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Cleavage of Lambda Dna with Ecor1 Endonuclease

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Cleavage of Lambda DNA with EcoR1 Endonuclease


In this lab, the purpose was to learn about restriction enzymes and how to use gel electrophoresis. Restriction enzymes are enzymes that cut single or double stranded DNA at specific nucleotide sequences, or restriction sites. They are found in many kinds of bacteria, such as blue-green algae. Restriction enzymes are needed for molecular cloning, mapping, and sequencing the genetic structure. Without restriction enzymes, the Human Genome Project would have not been completed. They are named based on the organism on which they live. Scientists use the first letter of the genus, then the first two letters of the species. The form of strain or sub-strain at times follows the species. Finally, a Roman Numeral is added to the end for the purpose of designating the enzymes from one another if they were created by the same organism or by different sub-strains. EcoR1's name comes from Escherichia coli (use of E from genus and co from species), strain RY (use of first letter R), and Roman Numeral 1 (distinguishes it from other restriction enzymes found in Ecoli or in that strain). Restriction enzymes are necessary for this lab because they are needed to cut the DNA at its restriction sites so the DNA can go through the agarose gel. A palindrome is a specific nucleotide sequence that is recognized by the restriction enzyme. A recognition site is where the restriction enzymes cuts the DNA and they are usually 4-8 base pairs long. The recognition site for EcoR1 is GAATTC (5' to 3' direction) and CTTAAG (from 3' to 5' direction). Lambda DNA has five recognition sites for EcoR1, resulting in six DNA fragments. The source of Lambda DNA is from the E. coli bacteriophage lambda. The agarose gel acts like a sieve for the DNA fragments. It is a powerful tool of separation, often used for the examination of DNA fragments, which came from the restriction enzymes. The gel pulls the DNA fragments through microscopic pores, letting smaller fragments pass and larger fragments staying towards the front of the gel, a lot like a sieve. As the percent concentration of agarose increases, the smaller the separation is between DNA fragments in the gel. We use .8% agarose because the distance between the DNA fragments was not too large or too small. DNA has a strong negative charge when the pH is neutral. The current running through the gel allows the DNA fragments to separate because the negative charge of the DNA is attracted to the end of the gel, where the positive electrode is located. The smaller the fragment of DNA, the faster/farther the fragment travels through the gel. If there are fragments that are the same size, they move together through the gel. This is known as a doublet.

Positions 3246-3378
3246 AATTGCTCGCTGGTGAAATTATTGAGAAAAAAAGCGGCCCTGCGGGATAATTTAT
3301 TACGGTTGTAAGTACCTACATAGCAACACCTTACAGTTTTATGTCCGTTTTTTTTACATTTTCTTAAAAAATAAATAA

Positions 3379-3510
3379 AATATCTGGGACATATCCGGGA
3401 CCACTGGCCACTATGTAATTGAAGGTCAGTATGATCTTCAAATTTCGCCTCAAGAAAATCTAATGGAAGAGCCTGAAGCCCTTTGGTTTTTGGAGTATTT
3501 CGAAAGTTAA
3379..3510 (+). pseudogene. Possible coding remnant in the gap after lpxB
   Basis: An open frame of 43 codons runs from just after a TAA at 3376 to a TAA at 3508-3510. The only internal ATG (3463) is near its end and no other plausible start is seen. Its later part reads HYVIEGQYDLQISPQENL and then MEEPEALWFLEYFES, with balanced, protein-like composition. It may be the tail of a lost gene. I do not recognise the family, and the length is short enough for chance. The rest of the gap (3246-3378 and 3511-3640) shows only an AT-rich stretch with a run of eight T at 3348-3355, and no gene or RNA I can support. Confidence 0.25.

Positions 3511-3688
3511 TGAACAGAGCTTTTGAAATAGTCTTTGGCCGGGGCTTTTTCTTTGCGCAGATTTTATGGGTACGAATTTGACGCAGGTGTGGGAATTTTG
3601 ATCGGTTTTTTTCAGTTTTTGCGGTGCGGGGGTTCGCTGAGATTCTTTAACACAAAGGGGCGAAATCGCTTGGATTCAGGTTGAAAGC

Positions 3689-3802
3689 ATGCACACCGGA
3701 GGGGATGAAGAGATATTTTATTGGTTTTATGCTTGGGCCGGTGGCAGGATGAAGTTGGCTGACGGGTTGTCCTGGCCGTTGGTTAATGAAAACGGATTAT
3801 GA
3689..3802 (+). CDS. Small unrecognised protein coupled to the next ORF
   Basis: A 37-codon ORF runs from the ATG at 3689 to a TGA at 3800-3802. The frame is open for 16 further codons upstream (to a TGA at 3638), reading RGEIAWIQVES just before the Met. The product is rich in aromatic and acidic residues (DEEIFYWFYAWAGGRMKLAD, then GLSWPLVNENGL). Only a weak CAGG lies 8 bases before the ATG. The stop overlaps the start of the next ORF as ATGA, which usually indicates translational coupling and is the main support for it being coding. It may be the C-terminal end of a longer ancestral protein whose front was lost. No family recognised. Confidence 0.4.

If the restriction enzymes are present, then the



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